Beitz points out that a subset of human rights that are nonpartisan seems the natural answer to this issue to many philosophers. The idea that a neutral set of human rights could be outlined is the attraction of this viewpoint. However he is quick to point out that this list would be very short indeed, it could not include equal rights for women, free choice of who one marries democracy, or even mental and physical wellbeing… “The idea of a right itself is culturally specific.”

Beitz states that one role of international human rights is to justify the interference of outside nations in order to, for example, stop genocide or restore a deposed democratic government, even to deliver assistance to victims of natural disasters. People shy from this concept because they the fear it is too paternalistic, that the intervener is left to judge standards of help by measures that the subject has no control over. However Beitz argues that paternalism applies to situations in which a person’s agency is overridden for their own good, so it cannot apply under these circumstances. To address the issue of cross-cultural standards Beitz suggests that help should be based on what is “best” by the subjects own cultural standards.

Charles Beitz uses Rawls’s concept of “decent” societies as a possible middle ground between nations with differing cultural viewpoints – specifically liberal societies and illiberal regimes. A decent society is one which protects many, but not necessarily all, basic human rights; rights of the person and of expression, the rule of law, as well as religious freedom. To what extent these rights are to be upheld is not made clear, so this theory has received some criticism for being too tolerant. He points out that unlike common core views Rawls’s theory leaves enough room for interpretation to avoid many cross cultural conflicts, however the door is left open for interference of liberal societies which may not be consistent with the native morals of those societies. Rawls’s hypothesis is that by interacting openly with liberal societies decent societies will naturally become more liberal, however Beitz points out that this fact itself may turn some countries away from pursuing the status of decency.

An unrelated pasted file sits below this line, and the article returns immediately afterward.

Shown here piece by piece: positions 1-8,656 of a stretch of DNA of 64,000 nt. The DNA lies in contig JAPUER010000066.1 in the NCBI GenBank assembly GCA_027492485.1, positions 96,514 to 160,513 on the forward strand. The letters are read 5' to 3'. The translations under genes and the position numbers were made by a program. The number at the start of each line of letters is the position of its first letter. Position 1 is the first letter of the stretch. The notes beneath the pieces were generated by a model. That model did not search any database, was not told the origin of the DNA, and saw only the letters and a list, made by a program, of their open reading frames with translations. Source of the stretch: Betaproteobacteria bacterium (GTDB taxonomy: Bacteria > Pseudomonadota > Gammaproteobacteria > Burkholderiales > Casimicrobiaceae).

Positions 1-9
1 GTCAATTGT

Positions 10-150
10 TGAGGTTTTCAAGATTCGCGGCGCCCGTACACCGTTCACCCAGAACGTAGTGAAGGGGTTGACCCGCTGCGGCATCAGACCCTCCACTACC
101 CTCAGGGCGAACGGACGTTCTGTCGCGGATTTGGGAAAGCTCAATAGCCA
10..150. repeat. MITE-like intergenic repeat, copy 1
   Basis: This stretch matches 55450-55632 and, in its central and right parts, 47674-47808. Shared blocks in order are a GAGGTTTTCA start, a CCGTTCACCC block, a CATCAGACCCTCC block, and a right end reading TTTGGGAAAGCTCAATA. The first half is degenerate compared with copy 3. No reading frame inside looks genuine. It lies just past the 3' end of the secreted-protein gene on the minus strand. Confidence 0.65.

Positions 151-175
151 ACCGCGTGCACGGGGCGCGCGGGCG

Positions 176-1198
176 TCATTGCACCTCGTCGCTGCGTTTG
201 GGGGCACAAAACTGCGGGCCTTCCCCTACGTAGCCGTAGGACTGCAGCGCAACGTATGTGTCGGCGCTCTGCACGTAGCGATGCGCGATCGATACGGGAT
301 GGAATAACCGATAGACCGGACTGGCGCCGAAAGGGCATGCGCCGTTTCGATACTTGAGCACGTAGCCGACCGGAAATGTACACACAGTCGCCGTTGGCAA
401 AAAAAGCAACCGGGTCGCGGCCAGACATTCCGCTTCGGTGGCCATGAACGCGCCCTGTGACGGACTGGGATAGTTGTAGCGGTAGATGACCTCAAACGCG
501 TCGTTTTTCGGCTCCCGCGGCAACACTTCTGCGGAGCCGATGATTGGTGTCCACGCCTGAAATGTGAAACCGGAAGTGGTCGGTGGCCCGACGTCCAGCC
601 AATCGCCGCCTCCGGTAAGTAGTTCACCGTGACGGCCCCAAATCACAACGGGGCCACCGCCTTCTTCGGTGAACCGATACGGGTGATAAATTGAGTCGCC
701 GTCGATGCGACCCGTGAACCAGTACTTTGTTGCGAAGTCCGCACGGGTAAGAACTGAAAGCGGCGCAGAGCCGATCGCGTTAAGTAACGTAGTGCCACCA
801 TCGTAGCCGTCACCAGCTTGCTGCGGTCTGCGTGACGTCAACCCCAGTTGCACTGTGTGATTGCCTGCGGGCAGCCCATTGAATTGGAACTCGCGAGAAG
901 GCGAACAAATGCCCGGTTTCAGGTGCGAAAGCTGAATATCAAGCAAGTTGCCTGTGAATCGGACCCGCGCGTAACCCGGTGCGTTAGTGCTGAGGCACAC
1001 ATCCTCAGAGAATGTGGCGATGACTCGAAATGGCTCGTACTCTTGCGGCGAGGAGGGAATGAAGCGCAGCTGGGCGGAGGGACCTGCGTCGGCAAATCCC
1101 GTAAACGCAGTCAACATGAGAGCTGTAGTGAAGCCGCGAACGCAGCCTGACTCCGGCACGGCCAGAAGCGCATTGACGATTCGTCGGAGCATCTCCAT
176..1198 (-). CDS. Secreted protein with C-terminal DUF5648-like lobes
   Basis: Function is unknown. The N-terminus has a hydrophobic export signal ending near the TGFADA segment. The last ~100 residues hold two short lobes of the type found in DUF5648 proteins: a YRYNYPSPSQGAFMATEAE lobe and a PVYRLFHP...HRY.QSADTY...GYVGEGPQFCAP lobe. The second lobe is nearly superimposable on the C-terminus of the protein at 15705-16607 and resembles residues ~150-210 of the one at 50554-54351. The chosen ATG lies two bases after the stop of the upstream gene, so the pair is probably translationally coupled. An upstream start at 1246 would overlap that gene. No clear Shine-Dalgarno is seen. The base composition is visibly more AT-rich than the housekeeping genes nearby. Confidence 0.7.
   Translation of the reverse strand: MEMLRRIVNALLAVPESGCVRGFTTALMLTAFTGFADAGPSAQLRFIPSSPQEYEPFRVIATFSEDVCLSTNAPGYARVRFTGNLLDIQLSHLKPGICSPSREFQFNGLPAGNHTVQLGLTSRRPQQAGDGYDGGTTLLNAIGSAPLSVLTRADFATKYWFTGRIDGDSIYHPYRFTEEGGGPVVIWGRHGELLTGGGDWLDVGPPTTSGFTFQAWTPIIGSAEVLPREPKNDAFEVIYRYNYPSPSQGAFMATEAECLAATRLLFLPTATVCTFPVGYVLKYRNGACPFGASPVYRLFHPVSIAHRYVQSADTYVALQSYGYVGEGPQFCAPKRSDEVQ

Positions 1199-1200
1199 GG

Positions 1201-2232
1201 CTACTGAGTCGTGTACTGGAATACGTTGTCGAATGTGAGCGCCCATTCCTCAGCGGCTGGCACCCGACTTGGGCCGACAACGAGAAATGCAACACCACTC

It is Beitz’s belief that human rights need to be recognized as a political construct rather than viewing it as a natural law or universal statement of political justice, though he concedes that it may also fall under these definitions he states that it is necessary to see human rights from a political standpoint in order to criticize or adhere to it. Beitz reaffirms the fact that transnational influence comes not only through intentional actions such as military intervention, but through indirect means such as international businesses. He states that the human rights doctrine is the outline of aspiration native to liberal societies, but that its ideals may not be embraced all at once.

Finally Beitz points to the fact that human rights by nature need to be justified and these justifications infer a cost upon others without offering any real means of fulfilling the debt. Thus a quality declaration of human rights should be viewed primarily as a theory of global justice.

Tuesday, June 16, 2009

The Universal Declaration of Human Rights

On December 10th, 1948 the United Nations put forth The Universal Declaration of Human Rights. It states that as human beings we are all equal and posses certain inalienable rights. Human dignity is the very essence of global peace and justice. Virtually every atrocity committed by humankind has been a direct result of a blatant disregard of certain inalienable rights. This is why they must be protected by rule of law.

The declaration consists of 30 articles. Articles one and two state that we all share equal rights and dignity and that we are born free. Articles three through eleven talk about rights that belong to everyone such as life, security, and liberty. They also state that we are free from slavery, torture, or any other kind of degrading and dehumanizing treatment. Articles twelve through seventeen are about the rights that we are to be granted in civil society. These rights include the freedom of movement, political asylum, the right to marry and start a family, and the right to own property. Articles eighteen through twenty one are about our political and religious rights. These include our right to free speech and expression, the right to an opinion, the right to choose and practice religion and the right to take part in democracy, whether it be elections or directly. Articles twenty two through twenty seven are our social, cultural, and economic rights. These rights include the right to employment, fair pay, unions, education, and cultural society. In the concluding articles, twenty eight through thirsty, everything is tied together with our responsibility to the United Nations, our society as a whole, and to each other.

For a school project t